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Poor service hurts sales and I can prove it

This is a true story:  Last Tuesday, December 30th, I stopped by a local liquor store to pick up a bottle of champagne to celebrate the New Year.  I typically buy a bottle of champagne only once or twice a year and it’s usually the same brand: Moet & Chandon White Star.

I made my way to the champagne aisle and spent a minute or two scanning the shelves but did not see my favorite brand.  I didn’t see any store employees in the aisles, so I returned to the front of the store and noticed a cashier who was busy doing side work because there were no customers checking out at the time.

Here’s our conversation, pretty much word-for-word:

Me: “Do you know if you carry Moet & Chandon White Star Champagne?”

Her: “Did you see it on the shelf?”

Me: “No.”

Her: “Then we don’t carry it.”

About that time, I recalled there was a cooler in one corner of the store where they stocked chilled white wines.  Perhaps they also stocked chilled champagne?  Sure enough, I discovered a whole row of bottles of Moet & Chandon White Star Champagne priced at $52 per bottle.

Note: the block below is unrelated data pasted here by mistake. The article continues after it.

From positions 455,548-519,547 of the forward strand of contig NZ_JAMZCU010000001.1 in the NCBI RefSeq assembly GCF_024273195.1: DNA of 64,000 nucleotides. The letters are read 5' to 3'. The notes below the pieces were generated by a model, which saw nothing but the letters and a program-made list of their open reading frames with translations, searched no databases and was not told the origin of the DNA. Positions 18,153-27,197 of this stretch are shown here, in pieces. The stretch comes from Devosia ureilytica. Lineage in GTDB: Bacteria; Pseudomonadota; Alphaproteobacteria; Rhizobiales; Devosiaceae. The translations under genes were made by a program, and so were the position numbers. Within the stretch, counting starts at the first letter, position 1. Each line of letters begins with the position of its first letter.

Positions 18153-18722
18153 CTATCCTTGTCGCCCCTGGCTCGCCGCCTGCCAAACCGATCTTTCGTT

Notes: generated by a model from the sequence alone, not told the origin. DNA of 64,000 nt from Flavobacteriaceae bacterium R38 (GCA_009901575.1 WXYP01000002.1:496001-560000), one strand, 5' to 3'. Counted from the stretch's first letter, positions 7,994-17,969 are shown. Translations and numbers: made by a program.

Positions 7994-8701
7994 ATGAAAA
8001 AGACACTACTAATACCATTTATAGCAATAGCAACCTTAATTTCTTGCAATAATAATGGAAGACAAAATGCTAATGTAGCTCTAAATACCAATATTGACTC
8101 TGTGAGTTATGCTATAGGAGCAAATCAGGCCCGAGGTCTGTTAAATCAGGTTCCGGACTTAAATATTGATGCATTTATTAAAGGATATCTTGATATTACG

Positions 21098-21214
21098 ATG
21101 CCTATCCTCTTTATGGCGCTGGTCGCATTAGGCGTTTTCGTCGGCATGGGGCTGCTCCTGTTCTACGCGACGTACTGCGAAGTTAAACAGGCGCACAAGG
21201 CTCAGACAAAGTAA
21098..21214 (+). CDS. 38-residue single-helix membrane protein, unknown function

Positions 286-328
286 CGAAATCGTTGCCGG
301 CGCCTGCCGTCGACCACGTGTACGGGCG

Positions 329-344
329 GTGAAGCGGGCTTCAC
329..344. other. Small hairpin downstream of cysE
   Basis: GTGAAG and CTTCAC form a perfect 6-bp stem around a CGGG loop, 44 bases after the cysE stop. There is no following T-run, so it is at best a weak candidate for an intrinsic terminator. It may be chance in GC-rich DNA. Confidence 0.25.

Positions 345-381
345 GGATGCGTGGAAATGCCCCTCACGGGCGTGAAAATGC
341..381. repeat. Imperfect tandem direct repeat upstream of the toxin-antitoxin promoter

I reached for the bottle but then decided not to reward this store—and the poor customer service I received—with the purchase.  Instead, on my way out I informed the cashier that, should another customer ask, they did in fact carry Moet & Chandon White Star Champagne.  I mentioned that it sells for $52 per bottle and they’ll find it in the cooler.

She seemed surprised that I wasn’t buying a bottle though had she really thought about it, she wouldn’t have been surprised at all.

Order Delight Your Customers: 7 Simple Ways to Raise Your Customer Service from Ordinary to Extraordinary by Steve Curtin or purchase from select retailers, including Barnes & Noble.
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